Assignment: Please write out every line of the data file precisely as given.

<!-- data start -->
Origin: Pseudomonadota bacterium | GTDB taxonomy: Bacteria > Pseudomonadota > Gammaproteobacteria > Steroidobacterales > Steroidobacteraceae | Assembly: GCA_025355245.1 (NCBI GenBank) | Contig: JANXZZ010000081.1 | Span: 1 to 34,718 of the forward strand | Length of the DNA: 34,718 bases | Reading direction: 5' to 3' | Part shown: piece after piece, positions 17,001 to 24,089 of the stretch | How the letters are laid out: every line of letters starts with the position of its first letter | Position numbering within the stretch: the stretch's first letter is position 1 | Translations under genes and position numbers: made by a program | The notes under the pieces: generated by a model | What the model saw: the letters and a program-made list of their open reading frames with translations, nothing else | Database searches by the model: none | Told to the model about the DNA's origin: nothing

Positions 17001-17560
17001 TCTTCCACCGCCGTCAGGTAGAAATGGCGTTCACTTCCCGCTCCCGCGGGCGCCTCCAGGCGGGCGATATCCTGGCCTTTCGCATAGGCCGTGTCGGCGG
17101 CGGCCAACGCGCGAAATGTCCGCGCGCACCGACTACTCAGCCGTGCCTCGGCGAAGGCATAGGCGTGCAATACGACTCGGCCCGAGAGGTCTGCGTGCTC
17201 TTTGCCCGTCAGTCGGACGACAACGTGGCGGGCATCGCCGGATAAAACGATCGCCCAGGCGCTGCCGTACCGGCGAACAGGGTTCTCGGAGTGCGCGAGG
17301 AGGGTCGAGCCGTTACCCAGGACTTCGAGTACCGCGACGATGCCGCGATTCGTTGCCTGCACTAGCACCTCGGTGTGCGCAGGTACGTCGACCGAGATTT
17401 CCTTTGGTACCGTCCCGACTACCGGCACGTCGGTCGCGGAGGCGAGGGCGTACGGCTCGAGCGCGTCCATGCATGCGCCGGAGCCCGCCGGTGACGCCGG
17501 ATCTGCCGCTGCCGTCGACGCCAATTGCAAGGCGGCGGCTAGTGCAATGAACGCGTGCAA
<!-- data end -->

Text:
Origin: Pseudomonadota bacterium | GTDB taxonomy: Bacteria > Pseudomonadota > Gammaproteobacteria > Steroidobacterales > Steroidobacteraceae | Assembly: GCA_025355245.1 (NCBI GenBank) | Contig: JANXZZ010000081.1 | Span: 1 to 34,718 of the forward strand | Length of the DNA: 34,718 bases | Reading direction: 5' to 3' | Part shown: piece after piece, positions 17,001 to 24,089 of the stretch | How the letters are laid out: every line of letters starts with the position of its first letter | Position numbering within the stretch: the stretch's first letter is position 1 | Translations under genes and position numbers: made by a program | The notes under the pieces: generated by a model | What the model saw: the letters and a program-made list of their open reading frames with translations, nothing else | Database searches by the model: none | Told to the model about the DNA's origin: nothing

Positions 17001-17560
17001 TCTTCCACCGCCGTCAGGTAGAAATGGCGTTCACTTCCCGCTCCCGCGGGCGCCTCCAGGCGGGCGATATCCTGGCCTTTCGCATAGGCCGTGTCGGCGG
17101 CGGCCAACGCGCGAAATGTCCGCGCGCACCGACTACTCAGCCGTGCCTCGGCGAAGGCATAGGCGTGCAATACGACTCGGCCCGAGAGGTCTGCGTGCTC
17201 TTTGCCCGTCAGTCGGACGACAACGTGGCGGGCATCGCCGGATAAAACGATCGCCCAGGCGCTGCCGTACCGGCGAACAGGGTTCTCGGAGTGCGCGAGG
17301 AGGGTCGAGCCGTTACCCAGGACTTCGAGTACCGCGACGATGCCGCGATTCGTTGCCTGCACTAGCACCTCGGTGTGCGCAGGTACGTCGACCGAGATTT
17401 CCTTTGGTACCGTCCCGACTACCGGCACGTCGGTCGCGGAGGCGAGGGCGTACGGCTCGAGCGCGTCCATGCATGCGCCGGAGCCCGCCGGTGACGCCGG
17501 ATCTGCCGCTGCCGTCGACGCCAATTGCAAGGCGGCGGCTAGTGCAATGAACGCGTGCAA